Saturday, November 18, 2006
The November 2006 issue of the Michigan Bar Journal features an article, written with tongue firmly planted in cheek (I hope!) by one Daryle Salisbury, about the history of the attorney bar number, known in Michigan as the "P Number." For all that we lawyers attribute status to anything remotely suggestive of a number (from USNWR rankings to brain volume), I can attest, as a member in good standing of the Michigan bar and former practitioner, yes, as Mr. Salisbury relates, having a low P number did carry with it some amount of status.
The original set of P numbers were assigned to the 12,763 lawyers practicing in 1974 when the system was instituted, ranging from P10001(Arnold K. Aach) to P22764 (Abraham Zwerdling). (I prepared so many pleadings containing a signature block of my mentor Donald S. Young that I can still remember his P number, P22636, as well as my own P30713.) Remarkably, if you were to be admitted to the bar today, your P number would be something in excess of P69234.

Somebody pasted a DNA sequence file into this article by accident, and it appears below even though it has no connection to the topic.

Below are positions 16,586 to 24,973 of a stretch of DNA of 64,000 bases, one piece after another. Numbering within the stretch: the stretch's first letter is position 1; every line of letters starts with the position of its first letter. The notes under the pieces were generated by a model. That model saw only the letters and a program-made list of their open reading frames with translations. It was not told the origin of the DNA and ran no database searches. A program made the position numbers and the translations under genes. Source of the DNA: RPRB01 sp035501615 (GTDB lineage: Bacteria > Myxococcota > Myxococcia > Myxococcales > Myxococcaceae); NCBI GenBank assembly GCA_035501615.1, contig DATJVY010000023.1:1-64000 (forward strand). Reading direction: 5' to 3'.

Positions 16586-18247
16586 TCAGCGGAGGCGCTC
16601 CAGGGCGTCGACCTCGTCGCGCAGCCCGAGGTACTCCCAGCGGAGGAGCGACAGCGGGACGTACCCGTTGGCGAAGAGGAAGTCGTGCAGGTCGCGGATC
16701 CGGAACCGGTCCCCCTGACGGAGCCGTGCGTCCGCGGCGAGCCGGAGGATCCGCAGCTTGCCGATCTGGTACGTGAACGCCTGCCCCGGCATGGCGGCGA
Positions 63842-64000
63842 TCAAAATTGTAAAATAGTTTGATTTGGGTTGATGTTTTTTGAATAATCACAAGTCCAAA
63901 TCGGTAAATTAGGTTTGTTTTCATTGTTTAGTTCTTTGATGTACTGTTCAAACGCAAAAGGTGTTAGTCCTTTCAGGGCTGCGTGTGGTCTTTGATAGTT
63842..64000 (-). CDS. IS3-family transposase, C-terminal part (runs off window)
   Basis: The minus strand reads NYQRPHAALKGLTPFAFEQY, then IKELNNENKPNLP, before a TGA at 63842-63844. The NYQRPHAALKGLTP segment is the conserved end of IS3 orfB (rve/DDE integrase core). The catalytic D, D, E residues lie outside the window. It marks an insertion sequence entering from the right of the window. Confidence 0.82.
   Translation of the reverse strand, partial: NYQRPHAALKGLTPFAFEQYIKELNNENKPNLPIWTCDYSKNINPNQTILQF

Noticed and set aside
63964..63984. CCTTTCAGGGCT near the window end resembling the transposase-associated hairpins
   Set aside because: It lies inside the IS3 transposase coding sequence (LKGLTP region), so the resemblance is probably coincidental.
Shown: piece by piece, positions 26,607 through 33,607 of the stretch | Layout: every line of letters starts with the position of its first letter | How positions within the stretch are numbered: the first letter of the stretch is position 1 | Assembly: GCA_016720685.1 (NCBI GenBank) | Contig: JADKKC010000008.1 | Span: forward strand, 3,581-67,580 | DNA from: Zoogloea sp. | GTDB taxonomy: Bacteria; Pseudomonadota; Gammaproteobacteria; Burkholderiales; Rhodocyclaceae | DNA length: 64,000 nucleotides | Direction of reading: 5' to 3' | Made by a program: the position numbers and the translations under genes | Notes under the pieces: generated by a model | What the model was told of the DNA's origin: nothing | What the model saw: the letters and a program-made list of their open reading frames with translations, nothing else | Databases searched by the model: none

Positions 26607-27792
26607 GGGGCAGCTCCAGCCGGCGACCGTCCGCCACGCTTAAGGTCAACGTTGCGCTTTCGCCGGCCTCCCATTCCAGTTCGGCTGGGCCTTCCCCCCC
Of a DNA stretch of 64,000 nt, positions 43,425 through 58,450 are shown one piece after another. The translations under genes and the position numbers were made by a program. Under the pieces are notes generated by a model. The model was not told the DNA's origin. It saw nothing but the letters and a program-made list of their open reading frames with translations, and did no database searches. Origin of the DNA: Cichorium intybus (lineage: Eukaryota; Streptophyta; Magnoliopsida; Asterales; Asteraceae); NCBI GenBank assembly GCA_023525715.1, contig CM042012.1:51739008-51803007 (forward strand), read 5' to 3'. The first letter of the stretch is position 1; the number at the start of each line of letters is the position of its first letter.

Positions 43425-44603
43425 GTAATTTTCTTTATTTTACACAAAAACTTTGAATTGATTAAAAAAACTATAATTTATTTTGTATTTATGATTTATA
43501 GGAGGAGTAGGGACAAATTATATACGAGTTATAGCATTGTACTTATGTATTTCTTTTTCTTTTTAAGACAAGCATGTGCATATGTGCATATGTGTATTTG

I'm thinking that it would be nicely efficient and highly ordinal if, where a tie breaker between lawyers is needed in any circumstance (some examples: deposition at your office or mine; my language on the environmental representation or yours; who gets the bigger office, etc.), we have something like the Sagarin system for ranking football teams. And in honor of my many friends in the law and economics movement, here is the first draft of an algorithm for determining your L (for Lipshaw) number (I haven't worked out several things, like a proxy for the co-efficient of pomposity, or how to make this work on a unisex basis):
L = (1/PN)*(100*BV/SSF)*(250-USR)
[BSc - BSls]
L is the Lipshaw number
PN is P number
BV is brain volume
SSF is stuffed shirt factor
USR is US News ranking of your law school
BSc is current belt size
BSls is belt size upon law school graduation